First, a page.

2004 World Championships Feature

Posted in Event Coverage on September 5, 2004

By Mike Turian

Before joining Magic Online as its digital product manager, Mike worked as a producer for Wizards's technology department, a product manager for organized play, and as an R&D lead developer. He has played Magic Online since it came out in 2002 and Magic since The Dark.

A tough choice was presented to the Germans right off the bat in the Team Finals draft. They opened a pack with Duplicant, Grab the Reins, Neurok Spy and Granite Shard. The Germans had Torben Twiefel take Grab the Reins while Roland Bode took the Granite Shard. This left Duplicant for Belgium's Geoffrey Siron. Sebastian Zink went right into his normal black-blue color configuration as he received a late Aether Spellbomb while Lemoine took Skyhunter Cub and Raise the Alarm establishing himself as the white drafter on Belgium.

The first time that Belgium opened their pack they made a surprising pick taking a Leonin Scimitar second out of a weak pack. Also they had Dilson Ramos Da Fonseca take Irradiate over Consume Spirit, leaving the X spell to fall into Zink's hands.

The next pack of the draft gave Belgium both Clockwork Dragon and Granite Shard. The trick was dividing them up. Vincent Lemoine stayed mono white as he took the dragon leaving Granite Shard for Siron. Meanwhile, Twiefel continued to grab green cards to go along with his Grab the Reins. A Creeping Mold and a Tel-Jilad's Chosen fell into his hands. Both teams appeared to have solid set strategies and since the Mirrodin packs were a touch weak there didn't appear to be much to sway them away from their preset color opinions.

As they waited for the last Mirrodin to be opened, Lemoine and Siron compared decks. Siron was going green-red. The last pack gave Germany an Electrostatic Bolt for Zink, an Arrest for Twiefel and a Goblin Replica for Bode. Apparently, Twiefel would be going white green and just splashing Grab the Reins.

The Darksteel pack that Zink opened was very deep. He decided on Dismantle over Spire Golem, Essence Drain and Leonin Bola. Siron was very happy to grab the Bola while Lemoine and Ramos Da Fonseca cemented their colors with Leonin Battlemage and Essence Drain, respectively.

Bode probably received the highest quality cards out of the pack when he took a wheel of Vedalken Engineer and Spire Golem.

Dividing up colors didn't appear to be a problem for the Belgium team in the least. Barbed Lightning, Leonin Bola and Spire Golem went 1,2,3 to the Belgium team. No powerful white cards from Lemoine's Darksteel pack led him to choose a second color. Lemoine went with Stand Together to complement his white. Ramos Da Fonseca took a Greater Harvester while Bode once again got Spire Golem and Vedalken Engineer out of the same pack.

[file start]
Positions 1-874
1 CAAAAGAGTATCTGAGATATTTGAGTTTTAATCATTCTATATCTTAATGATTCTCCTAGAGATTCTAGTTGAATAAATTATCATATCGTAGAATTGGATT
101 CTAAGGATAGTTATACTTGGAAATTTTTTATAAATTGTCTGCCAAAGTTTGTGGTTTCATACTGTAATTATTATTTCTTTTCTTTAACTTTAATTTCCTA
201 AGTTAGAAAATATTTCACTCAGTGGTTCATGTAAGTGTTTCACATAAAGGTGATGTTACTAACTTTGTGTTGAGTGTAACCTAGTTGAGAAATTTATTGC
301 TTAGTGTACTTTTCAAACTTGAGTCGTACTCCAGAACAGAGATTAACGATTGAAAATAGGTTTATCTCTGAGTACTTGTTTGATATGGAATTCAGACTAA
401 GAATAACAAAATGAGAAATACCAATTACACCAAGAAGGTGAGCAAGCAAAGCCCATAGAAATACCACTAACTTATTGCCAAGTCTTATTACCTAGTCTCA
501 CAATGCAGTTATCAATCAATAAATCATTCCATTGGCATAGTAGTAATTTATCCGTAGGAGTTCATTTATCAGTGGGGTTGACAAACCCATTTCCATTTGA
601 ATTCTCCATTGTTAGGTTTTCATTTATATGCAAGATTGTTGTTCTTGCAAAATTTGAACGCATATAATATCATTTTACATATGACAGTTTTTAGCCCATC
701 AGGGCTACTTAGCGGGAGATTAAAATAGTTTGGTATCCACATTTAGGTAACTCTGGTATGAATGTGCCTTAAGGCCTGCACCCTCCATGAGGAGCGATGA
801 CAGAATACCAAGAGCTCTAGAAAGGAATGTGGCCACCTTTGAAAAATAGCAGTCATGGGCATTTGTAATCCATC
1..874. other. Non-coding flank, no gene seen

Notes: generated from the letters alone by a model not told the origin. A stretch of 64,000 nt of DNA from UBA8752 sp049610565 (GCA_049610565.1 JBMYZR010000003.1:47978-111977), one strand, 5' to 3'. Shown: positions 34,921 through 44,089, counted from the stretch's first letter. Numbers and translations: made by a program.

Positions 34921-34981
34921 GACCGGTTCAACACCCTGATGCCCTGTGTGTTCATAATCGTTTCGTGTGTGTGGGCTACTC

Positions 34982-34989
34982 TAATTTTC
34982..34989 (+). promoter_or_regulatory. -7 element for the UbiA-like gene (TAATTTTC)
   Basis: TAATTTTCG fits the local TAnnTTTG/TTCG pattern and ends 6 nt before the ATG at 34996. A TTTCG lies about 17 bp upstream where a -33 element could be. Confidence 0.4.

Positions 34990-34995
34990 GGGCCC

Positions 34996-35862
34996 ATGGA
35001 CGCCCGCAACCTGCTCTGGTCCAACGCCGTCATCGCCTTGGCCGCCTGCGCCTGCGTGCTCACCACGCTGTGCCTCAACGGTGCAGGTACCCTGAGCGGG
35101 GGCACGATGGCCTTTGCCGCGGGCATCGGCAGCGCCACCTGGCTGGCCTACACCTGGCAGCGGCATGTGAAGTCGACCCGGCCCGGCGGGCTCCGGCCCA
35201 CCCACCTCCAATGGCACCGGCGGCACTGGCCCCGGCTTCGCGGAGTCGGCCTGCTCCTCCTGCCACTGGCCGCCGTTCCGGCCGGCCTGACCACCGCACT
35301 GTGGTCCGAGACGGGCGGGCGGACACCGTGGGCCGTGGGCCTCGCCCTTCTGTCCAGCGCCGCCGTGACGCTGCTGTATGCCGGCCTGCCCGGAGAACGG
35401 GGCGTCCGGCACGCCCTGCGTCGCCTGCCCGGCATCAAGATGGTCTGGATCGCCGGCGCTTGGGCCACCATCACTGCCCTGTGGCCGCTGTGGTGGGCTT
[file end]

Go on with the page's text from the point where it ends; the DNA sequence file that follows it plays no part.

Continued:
There appeared to be a small miscommunication within the Belgium team during this pack as well when Siron took Screams from Within that Ramos Da Fonseca had clearly indicated interest in.

A quick breakdown of the colors that the players were playing so far: red- black, white-green and blue with Affinity cards for Germany while for Belgium it appeared to be blue black, white and red green.

For the second time in almost as many packs Belgium didn't appear to have a draft leader. Ramos Da Fonseca and Siron continued to exchange looks, as they obviously were not on the same page.

A small clap came from Siron when he saw that Twiefel had opened Fireball. The clapping was not sincere. Zink picked to Fireball that should help in his match up a great deal. Siron was finally giving some instructions about what needed done for Belgium to succeed.

Fifth Dawn always has a way of shaking things up because of the Sunburst mechanic. Twiefel started off taking an Infused Arrows while Bode grabbed a Skyreach Manta. When Zink wheeled an Opaline Bracers, all three Germans had taken a Sunburst card out of the first Fifth Dawn pack.

Bringer of the Red Dawn was the rare from Bode's pack but he opted for another Manta instead. This left the Bringer for Belgium and Siron took it. The Bringer of the Red Dawn could get Belgium a game win all by itself; the only question is whether Siron's mana base will be able to support it.

Well, well, well . . . Ramos Da Fonseca opened a second Bringer, this time Bringer of the Blue Dawn. Belgium had already had out two Bringers on the same board once this weekend would they be able to recreate that magic in the finals this time?

Lemoine opted to take a Stasis Cocoon for his matchup, leaving a Furnace Whelp to Siron and a Magma Giant that traveled all the way to Bode. Whether or not the Whelp or the Giant was the better pick would be determined on the battlefield.

Zink's black-red deck was coming together nicely and Cranial Plating would be even nicer. The Belgian team decided to take an Eternal Witness for Siron's deck instead of taking the Plating away from Zink. The last Fifth Dawn pack gave the Germans a Magma Giant, an Opaline Bracers and a Vedalken Mastermind.

After the draft the Germans appeared to be more confident than the Belgians. The Germans felt that they had both out opened and outdrafted the Belgians. They predicted a 2-1 victory although said that all of the matches would be close. The Belgians agreed that they were out opened but felt that they drafted well. They did have some problems towards the middle of the draft but felt that they had recovered nicely.

Dilson Ramos Da Fonseca

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Vincent Lemoine

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Geoffrey Siron

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Sebastian Zink

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Torben Twiefel

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Roland Bode

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